America's Cup crews focus on Formula One yachts Boating notes

December 08, 1991|By Peter Baker C

Preparations for the America's Cup in San Diego have been drawing the attention of sailors around the world for a year or more. And as often happens when the focus of a sport's following is concentrated, there are those on the fringe that manage to get some time in the limelight.

Last weekend, the World Yachting Grand Prix circuit got its chance on San Diego Bay, sailing a three-day regatta in 52-foot Formula One yachts that drew increasing interest from America's Cup crews and skippers.

The regatta was won by Dennis Conner's Stars and Stripes, which was skippered by John Bertrand.

Formula Ones are a class of one-design sloops that are new enough to have only four competing in the San Diego event, the next-to-last regatta in the circuit's first year. The series will finish in Fremantle, Australia, in February.

Marc Pajot of France, who is leading a challenge for the America's Cup, was so impressed with the Formula Ones that he has bought one under construction to race next year -- perhaps )) in France.

"The best place would be Sete, where we train and where the next America's Cup will be," Pajot said, assuming that his group will win the right to challenge for the Cup and then win the match against an American defender.

Chris Dickson, who campaigned for New Zealand previously in the America's Cup and now sails for a Japanese syndicate, also said he is ready to jump on the Formula One bandwagon.

"The circuit is going to be fantastic," Dickson said. "The acceleration [of these boats] is great and when we come out of a tack and ease the sheets a little bit, you've got to be hanging on to something because they jump."

Pedro Campos of Spain also was impressed after racing a borrowed Formula One and he, too, is exploring the possibilities of joining the circuit.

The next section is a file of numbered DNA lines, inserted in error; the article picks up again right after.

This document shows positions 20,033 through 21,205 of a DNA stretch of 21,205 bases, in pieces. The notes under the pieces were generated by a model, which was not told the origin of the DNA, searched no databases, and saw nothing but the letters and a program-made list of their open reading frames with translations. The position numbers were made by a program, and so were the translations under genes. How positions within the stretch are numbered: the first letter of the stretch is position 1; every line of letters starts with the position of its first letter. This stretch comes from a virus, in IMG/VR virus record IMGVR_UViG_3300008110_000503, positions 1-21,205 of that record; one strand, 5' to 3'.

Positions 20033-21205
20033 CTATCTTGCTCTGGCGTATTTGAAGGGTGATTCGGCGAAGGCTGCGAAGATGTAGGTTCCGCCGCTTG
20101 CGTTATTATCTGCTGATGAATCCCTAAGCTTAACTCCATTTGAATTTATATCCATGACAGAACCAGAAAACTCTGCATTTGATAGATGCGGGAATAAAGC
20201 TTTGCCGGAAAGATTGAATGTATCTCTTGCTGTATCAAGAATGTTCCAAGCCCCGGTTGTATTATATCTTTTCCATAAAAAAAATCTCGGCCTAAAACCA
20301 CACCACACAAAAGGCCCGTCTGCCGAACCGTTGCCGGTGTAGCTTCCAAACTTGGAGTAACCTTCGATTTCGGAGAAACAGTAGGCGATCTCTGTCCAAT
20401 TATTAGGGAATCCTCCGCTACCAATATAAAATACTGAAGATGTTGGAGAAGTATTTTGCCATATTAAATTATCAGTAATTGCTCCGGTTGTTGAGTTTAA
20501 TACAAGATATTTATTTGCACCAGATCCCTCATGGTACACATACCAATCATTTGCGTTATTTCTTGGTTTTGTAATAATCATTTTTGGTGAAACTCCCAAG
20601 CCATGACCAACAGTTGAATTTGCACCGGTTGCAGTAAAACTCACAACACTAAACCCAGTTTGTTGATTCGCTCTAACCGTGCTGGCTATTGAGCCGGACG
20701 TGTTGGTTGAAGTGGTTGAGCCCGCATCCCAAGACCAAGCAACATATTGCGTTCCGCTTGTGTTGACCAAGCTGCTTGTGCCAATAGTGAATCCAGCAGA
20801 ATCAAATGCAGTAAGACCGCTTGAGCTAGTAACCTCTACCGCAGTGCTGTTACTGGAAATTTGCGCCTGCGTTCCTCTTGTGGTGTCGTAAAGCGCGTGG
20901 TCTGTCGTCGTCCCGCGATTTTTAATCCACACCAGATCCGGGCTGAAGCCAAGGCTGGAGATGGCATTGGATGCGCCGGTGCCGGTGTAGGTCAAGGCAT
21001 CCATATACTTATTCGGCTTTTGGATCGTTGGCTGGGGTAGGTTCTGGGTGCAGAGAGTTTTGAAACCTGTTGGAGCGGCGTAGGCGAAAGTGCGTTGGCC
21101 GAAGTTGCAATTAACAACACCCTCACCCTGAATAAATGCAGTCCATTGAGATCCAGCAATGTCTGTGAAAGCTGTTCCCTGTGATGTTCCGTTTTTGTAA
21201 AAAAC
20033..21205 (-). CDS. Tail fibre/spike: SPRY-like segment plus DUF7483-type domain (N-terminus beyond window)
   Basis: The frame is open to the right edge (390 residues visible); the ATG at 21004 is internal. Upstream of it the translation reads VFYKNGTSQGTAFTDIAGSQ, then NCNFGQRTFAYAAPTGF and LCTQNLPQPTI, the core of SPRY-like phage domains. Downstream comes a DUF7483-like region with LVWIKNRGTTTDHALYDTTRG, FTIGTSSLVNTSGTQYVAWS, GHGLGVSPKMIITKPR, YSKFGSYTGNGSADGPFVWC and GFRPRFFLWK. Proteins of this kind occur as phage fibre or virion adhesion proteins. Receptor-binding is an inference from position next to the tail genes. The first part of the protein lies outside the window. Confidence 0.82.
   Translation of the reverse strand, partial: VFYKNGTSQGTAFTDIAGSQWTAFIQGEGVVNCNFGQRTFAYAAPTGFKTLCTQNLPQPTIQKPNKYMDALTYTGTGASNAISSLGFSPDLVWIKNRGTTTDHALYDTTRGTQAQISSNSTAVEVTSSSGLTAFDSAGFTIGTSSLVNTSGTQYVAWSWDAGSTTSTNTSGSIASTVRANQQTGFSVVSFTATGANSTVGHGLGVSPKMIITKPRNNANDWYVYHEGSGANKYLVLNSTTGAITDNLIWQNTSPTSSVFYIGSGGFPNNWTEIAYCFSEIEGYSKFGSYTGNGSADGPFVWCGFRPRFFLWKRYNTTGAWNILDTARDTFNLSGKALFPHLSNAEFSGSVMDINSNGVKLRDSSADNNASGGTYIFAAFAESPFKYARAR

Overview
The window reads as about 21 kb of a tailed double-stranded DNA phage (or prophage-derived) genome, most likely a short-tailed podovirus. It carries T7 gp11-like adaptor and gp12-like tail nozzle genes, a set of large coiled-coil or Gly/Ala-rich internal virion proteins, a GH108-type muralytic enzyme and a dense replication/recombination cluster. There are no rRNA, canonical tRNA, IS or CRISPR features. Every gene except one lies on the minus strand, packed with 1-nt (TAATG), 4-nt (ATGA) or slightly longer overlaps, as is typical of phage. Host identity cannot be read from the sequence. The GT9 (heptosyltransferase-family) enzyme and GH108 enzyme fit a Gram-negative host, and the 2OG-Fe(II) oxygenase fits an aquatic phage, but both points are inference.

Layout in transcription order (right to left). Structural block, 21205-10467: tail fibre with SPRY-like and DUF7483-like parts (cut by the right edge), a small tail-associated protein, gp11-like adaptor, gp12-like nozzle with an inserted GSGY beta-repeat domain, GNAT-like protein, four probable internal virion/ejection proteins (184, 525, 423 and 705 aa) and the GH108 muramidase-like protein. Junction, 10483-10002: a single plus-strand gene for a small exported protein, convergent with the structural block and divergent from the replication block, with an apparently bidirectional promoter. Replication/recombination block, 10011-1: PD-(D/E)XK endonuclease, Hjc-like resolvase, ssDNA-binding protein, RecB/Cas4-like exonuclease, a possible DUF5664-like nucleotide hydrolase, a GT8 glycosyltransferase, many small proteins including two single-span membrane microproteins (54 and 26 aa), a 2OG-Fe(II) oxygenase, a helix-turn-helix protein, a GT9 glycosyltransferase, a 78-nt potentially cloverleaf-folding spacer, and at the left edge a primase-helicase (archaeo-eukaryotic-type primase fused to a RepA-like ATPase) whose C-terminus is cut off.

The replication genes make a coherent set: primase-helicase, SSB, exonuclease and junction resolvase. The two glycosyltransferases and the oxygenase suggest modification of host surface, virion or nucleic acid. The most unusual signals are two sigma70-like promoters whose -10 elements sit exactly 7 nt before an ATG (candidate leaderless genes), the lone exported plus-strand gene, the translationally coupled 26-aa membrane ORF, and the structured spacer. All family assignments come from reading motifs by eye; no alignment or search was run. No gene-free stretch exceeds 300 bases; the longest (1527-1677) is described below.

Stocking stuffers

Autohelm is touting its hand-bearing Personal Compass as the best in the world. It is, says the manufacturer, waterproof, pocket-size and lightweight -- and it also will serve as stopwatch and countdown timer.

The Personal Compass has pistol sights for lining up bearings and lighted digital display for reading them. Timer and compass operate independently and nine bearings can be stored for recall.

Is it the best in the world? It will cost $175 to find out for yourself.

* Tim Tucker, senior writer for Bassmaster Magazine, has produced a couple of items that may be of interest to bass fishermen -- a book, "More! Secrets of America's Best Bass Pros," and the "Bass Session Series," a selection of seven audio cassette tapes.

As its title suggests, the book reveals the special techniques of Ken Cook, Shaw Grigsby and others. An autographed copy is available for $12.95 from Tim Tucker Outdoor Productions Corp., Route 2, Box 177, Micanopy, Fla. 32667.

The seven-tape cassette series, includes interviews with Roland Martin, Grigsby, Guido Hibdon, Doug Hannon and others. The set sells for $65 and individual tapes sell for $9.95. They are available from the same address.

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